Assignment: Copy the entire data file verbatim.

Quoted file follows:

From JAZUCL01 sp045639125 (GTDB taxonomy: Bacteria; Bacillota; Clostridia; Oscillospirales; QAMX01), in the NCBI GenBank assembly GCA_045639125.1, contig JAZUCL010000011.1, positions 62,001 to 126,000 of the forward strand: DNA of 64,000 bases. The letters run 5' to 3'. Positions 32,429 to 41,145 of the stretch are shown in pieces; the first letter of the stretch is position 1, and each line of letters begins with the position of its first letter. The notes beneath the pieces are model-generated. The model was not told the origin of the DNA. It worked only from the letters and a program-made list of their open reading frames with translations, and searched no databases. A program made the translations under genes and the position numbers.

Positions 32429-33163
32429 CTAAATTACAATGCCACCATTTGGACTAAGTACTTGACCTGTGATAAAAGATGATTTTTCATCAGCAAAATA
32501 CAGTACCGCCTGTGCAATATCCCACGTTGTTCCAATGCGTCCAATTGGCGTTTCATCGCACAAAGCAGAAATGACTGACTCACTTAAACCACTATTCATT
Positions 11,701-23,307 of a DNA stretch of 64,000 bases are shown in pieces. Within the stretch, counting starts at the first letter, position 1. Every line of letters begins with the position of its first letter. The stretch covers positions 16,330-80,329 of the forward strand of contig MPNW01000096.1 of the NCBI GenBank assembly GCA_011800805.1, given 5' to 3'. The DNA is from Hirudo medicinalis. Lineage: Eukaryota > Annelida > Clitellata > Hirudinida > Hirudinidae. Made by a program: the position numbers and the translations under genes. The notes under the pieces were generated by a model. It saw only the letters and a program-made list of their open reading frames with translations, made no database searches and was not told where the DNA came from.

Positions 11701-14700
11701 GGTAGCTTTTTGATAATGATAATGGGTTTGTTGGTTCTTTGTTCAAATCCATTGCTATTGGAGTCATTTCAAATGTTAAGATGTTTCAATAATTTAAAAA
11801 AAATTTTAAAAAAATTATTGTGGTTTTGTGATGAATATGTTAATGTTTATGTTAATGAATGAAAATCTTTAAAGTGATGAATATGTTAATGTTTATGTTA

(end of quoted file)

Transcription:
From JAZUCL01 sp045639125 (GTDB taxonomy: Bacteria; Bacillota; Clostridia; Oscillospirales; QAMX01), in the NCBI GenBank assembly GCA_045639125.1, contig JAZUCL010000011.1, positions 62,001 to 126,000 of the forward strand: DNA of 64,000 bases. The letters run 5' to 3'. Positions 32,429 to 41,145 of the stretch are shown in pieces; the first letter of the stretch is position 1, and each line of letters begins with the position of its first letter. The notes beneath the pieces are model-generated. The model was not told the origin of the DNA. It worked only from the letters and a program-made list of their open reading frames with translations, and searched no databases. A program made the translations under genes and the position numbers.

Positions 32429-33163
32429 CTAAATTACAATGCCACCATTTGGACTAAGTACTTGACCTGTGATAAAAGATGATTTTTCATCAGCAAAATA
32501 CAGTACCGCCTGTGCAATATCCCACGTTGTTCCAATGCGTCCAATTGGCGTTTCATCGCACAAAGCAGAAATGACTGACTCACTTAAACCACTATTCATT
Positions 11,701-23,307 of a DNA stretch of 64,000 bases are shown in pieces. Within the stretch, counting starts at the first letter, position 1. Every line of letters begins with the position of its first letter. The stretch covers positions 16,330-80,329 of the forward strand of contig MPNW01000096.1 of the NCBI GenBank assembly GCA_011800805.1, given 5' to 3'. The DNA is from Hirudo medicinalis. Lineage: Eukaryota > Annelida > Clitellata > Hirudinida > Hirudinidae. Made by a program: the position numbers and the translations under genes. The notes under the pieces were generated by a model. It saw only the letters and a program-made list of their open reading frames with translations, made no database searches and was not told where the DNA came from.

Positions 11701-14700
11701 GGTAGCTTTTTGATAATGATAATGGGTTTGTTGGTTCTTTGTTCAAATCCATTGCTATTGGAGTCATTTCAAATGTTAAGATGTTTCAATAATTTAAAAA
11801 AAATTTTAAAAAAATTATTGTGGTTTTGTGATGAATATGTTAATGTTTATGTTAATGAATGAAAATCTTTAAAGTGATGAATATGTTAATGTTTATGTTA